One more time
I would like to respond to the two gentlemen who took issue with my letter of Dec. 29 about our national forests belonging to all Americans.

Balance war coverage
War is the ultimate failure of human beings to act with compassion, intelligence and foresight. Bush's proposed war against Iraq exposes U.S. greed, impatience and arrogance. I can't understand why President Bush is so eager for war and why he is supposedly so popular. He is pandering to people's darkest sides, playing on their fears, planting seeds of intolerance, and trying to generate unexamined patriotism.

Filtering the spam
In response to Ann Pennington's letter in Friday's Empire, if regulations against computer spam were enforceable it would be a great idea, although I suspect it would require more extreme monitoring of people's private communications, which does not sit well with me.

Surprising theory
I was complimented by the kind remarks in Don Smith's recent editorial about my return to City Hall, but surprised at his theory of how this would affect the selection of the next city manager, as he has not discussed the subject with me. Even so, I'm sure he would agree that the recruitment and selection of the interim and permanent city manager are entirely the province of the Assembly. My job is to work effectively with whomever the Assembly may choose.

The charter and the manager
While I'm glad to see that Donna Pierce has decided to resume her employment with the city, her rehiring cannot and does not change the charter provisions that prevent Mr. MacKinnon from being considered for the manager's job, and it's time that the Empire stopped spreading such misinformation in its editorials.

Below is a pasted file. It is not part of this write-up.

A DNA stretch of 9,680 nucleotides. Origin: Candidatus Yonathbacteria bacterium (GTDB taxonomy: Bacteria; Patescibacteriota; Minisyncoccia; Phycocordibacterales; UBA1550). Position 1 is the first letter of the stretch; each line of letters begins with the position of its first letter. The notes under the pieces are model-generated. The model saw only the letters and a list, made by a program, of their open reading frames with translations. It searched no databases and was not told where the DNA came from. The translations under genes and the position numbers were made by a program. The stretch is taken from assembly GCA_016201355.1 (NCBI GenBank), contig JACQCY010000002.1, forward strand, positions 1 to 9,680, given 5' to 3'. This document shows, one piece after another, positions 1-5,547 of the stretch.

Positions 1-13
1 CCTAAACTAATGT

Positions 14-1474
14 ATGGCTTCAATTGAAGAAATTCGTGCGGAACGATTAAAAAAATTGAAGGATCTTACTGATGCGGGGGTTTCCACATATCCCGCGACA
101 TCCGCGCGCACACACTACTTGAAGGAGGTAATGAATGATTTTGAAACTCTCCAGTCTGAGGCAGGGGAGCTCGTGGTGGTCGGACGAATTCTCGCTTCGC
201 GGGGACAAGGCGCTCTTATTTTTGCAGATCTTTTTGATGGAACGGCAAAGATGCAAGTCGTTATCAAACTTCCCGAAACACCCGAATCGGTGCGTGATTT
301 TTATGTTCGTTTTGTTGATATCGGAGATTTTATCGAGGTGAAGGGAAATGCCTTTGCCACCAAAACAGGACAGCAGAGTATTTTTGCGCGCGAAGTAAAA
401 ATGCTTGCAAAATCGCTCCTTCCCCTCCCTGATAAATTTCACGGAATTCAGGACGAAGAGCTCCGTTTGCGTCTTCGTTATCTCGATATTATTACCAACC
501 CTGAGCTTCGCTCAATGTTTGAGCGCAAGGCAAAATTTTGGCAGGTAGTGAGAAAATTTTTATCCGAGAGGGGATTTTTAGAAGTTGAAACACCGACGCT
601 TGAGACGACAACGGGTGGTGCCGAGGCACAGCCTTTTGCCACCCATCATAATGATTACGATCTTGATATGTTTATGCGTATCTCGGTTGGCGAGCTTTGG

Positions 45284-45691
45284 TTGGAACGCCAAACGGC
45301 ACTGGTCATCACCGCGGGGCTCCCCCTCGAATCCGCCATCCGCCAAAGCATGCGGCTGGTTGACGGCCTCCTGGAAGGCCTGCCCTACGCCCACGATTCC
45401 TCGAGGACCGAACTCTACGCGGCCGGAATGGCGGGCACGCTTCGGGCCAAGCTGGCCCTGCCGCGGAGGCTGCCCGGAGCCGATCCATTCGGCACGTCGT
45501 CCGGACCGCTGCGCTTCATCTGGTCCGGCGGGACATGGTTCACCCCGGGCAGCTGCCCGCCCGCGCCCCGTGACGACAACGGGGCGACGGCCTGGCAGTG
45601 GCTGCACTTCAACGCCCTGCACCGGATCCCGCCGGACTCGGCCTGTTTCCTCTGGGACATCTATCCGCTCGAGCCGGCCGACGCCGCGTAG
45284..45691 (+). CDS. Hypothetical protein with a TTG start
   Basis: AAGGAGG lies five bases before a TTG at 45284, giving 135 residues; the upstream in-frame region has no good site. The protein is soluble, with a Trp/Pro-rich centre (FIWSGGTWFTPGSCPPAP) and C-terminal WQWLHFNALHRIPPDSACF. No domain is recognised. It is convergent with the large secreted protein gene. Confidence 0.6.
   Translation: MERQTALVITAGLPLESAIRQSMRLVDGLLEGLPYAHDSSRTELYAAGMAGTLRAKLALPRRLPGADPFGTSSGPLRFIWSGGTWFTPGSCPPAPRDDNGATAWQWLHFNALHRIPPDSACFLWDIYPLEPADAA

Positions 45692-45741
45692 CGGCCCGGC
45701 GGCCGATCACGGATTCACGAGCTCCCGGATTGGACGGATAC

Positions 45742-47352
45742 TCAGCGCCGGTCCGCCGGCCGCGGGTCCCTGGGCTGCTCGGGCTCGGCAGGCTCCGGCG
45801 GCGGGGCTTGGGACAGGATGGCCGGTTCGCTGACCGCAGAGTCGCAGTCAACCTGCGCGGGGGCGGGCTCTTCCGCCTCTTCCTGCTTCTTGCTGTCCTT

One-sided reporting
Tim Bradner's piece, "Timber industry hopes it's on the way up," (Empire, Jan. 3) is a shameful example of one-sided reporting. A balanced article would have mentioned that the peak period, when Mr. Woodbury claims there were 3,000 jobs in the timber industry, was not sustainable. Those jobs were provided at the expense of future generations of loggers. During the heyday of logging by Alaska's Native corporations, virtually all the timber on Southeast Alaska village corporation lands was cut in less than 20 years with very little left for fish and wildlife values. The cost: No more jobs and greatly reduced opportunities for traditional uses of those lands.

Around Town
Around Town is a listing of local nonprofit events.

Wet winter weather breaks record
Juneau went from Christmas wonderland to slushy, icy wind tunnel over the weekend. As some of the last vestiges of snow and ice melted from lower elevations this morning, the National Weather Service issued another high wind advisory. The highest wind gusts at the Juneau Airport peaked at 52 mph on Sunday, mirroring conditions Saturday.

Around Town is a listing of local nonprofit events.

Small fire forces evacuation of JDHS construction workers
A small fire midday Friday at Juneau-Douglas High School during its renovation sent two construction workers to the hospital, but didn't cause serious structural damage, officials said. Students, on winter break, were not in school during the fire. About 60 workers from Coogan Construction were evacuated for an hour.